Hong Kong was a great break from the less developed countries that we’ve been in for several months now. It is like Manhattan plopped onto Hawaii, with New York prices to match. For that reason, we were very lucky to be hosted by the generous Ray and Sally Helfer, friends of Jon’s parents in Massachusetts. He works in finance and has been working in Hong Kong for the past four years. It was fascinating to hear about life and politics from someone who has been living there, including how much money there is, who has it, and how.
It’s amazing that 7 million people live together in such a small area. Hong Kong is made up of several islands, two major ones, and almost all of the population lives along the coasts. There are so many people, but unlike the large Southeast Asian cities like Bangkok, Hanoi and Saigon, there is much more structure – as Ray put it, “ordered chaos”. There are stoplights and traffic rules, and people and vehicles actually obey them. At least in non-tourist areas…
On the tram up to Victoria Peak for views of the city, we experienced our first Chinese pushing incident: right in front of us, people started aggressively pushing each other (and us) to get onto the tram. We stayed back, but a fight almost broke out, and people were blocking anyone from entering that door of the tram!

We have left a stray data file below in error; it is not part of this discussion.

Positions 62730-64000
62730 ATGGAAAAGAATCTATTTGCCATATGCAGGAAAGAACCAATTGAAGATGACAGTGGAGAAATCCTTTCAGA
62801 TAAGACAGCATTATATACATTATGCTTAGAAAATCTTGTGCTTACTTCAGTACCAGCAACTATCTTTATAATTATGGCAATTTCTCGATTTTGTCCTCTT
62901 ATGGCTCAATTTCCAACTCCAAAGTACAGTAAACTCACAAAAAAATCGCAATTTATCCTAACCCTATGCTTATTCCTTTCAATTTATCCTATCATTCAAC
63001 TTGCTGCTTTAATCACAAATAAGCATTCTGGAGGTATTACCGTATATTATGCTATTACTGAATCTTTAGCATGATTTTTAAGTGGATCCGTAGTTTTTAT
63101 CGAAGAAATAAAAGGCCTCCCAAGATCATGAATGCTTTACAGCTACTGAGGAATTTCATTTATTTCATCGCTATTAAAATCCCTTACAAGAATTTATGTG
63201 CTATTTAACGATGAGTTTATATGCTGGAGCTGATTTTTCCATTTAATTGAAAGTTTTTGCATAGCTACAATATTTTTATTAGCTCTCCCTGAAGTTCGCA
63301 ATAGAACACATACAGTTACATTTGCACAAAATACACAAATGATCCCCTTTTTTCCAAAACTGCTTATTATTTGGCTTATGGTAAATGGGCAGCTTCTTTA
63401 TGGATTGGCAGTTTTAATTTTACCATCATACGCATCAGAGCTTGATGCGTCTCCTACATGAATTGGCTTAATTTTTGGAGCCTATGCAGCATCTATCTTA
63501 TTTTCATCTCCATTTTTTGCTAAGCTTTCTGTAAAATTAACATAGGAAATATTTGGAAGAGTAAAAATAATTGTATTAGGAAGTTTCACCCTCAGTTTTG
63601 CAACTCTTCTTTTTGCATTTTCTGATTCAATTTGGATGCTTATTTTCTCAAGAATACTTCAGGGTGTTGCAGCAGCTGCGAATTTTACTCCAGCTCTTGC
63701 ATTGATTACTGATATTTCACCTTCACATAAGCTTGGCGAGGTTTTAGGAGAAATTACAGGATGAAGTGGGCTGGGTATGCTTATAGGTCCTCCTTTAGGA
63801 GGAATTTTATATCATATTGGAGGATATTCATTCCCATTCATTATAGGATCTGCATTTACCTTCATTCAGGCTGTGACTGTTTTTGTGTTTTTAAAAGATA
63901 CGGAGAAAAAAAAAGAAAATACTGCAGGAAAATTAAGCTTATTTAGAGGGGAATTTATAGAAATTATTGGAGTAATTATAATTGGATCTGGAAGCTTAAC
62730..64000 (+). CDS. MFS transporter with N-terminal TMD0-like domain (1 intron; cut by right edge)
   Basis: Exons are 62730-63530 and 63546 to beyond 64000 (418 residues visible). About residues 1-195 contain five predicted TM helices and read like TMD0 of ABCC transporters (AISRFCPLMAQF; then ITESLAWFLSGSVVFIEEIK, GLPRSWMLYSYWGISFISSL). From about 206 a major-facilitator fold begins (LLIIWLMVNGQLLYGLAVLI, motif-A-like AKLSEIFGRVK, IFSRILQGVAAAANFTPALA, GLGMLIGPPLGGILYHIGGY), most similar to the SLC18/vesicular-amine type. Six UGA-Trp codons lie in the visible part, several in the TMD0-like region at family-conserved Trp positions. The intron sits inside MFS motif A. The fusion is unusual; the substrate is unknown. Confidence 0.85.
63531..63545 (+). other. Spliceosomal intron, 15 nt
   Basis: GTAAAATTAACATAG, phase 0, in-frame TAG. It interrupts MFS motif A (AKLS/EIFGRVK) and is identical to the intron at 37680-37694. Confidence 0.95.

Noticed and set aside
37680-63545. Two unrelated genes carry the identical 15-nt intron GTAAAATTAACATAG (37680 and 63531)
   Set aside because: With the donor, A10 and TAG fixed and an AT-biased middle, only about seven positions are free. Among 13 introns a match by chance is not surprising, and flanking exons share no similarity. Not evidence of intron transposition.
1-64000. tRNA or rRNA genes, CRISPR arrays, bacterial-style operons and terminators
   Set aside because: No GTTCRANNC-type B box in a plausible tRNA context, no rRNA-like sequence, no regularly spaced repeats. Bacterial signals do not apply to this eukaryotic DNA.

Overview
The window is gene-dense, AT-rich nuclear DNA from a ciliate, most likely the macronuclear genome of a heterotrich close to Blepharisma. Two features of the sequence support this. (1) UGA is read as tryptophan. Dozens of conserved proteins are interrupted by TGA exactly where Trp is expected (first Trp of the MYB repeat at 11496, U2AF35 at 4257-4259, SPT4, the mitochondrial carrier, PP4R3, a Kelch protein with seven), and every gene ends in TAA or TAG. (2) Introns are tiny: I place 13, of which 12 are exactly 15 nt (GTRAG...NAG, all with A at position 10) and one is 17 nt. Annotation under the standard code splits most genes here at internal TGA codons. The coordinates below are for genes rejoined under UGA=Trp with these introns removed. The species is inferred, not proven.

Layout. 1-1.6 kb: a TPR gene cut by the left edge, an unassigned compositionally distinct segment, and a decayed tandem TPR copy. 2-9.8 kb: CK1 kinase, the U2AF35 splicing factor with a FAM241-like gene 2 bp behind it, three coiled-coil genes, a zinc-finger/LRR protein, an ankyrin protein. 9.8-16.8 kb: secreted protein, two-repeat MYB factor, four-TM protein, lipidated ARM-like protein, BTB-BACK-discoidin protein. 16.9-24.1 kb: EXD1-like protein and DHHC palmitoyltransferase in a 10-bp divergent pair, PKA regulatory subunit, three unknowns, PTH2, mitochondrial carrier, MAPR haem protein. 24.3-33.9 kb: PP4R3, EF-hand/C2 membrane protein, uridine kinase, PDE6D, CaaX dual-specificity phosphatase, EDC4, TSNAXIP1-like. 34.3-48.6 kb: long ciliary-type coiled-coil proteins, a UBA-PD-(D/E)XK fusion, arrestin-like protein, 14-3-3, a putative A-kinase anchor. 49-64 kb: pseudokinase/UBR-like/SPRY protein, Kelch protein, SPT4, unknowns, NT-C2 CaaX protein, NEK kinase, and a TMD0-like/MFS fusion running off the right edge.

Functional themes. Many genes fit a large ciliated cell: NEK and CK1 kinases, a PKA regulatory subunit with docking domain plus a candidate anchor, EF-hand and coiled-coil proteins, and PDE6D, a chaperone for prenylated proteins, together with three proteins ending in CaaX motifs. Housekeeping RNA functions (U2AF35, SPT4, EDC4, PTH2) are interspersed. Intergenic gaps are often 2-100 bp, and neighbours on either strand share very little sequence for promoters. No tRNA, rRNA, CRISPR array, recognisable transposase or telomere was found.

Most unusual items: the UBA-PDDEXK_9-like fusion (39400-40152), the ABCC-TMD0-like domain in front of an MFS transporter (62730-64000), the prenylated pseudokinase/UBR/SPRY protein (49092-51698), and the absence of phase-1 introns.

Inland from the coasts are beautiful mountains and meadows, which Hong Kong has developed into some great recreational trails. We hiked “Dragon’s Back”, one of the more scenic hikes. It was gorgeous. Best yet, the 3.5 hour hike ends at a beach.
Interestingly, while we were in Hong Kong, the “Occupy Hong Kong” conflict was gaining steam. When Hong Kong was transferred to China in 1997, China promised elections in Hong Kong, but apparently the details of the promised elections are vague. While Hong Kong is getting to vote in elections, the Communist Party in Beijing has decided that they will pick the candidates. Protesters in Hong Kong, lead by students and professors, demand meaningful elections through their “Occupy” movement, promising to obstruct business as usual in Hong Kong. We didn’t directly see a protest, but we saw signs around town and articles in the newspaper. We will definitely monitor the outcome of this situation.
Overall, we loved the combination of city life, hiking and beaches that Hong Kong offers. We hope to be back! Now onto actual chaos…mainland China.
[NOTE: still unable to add captions and order the pictures - will do that and update posts when we leave China]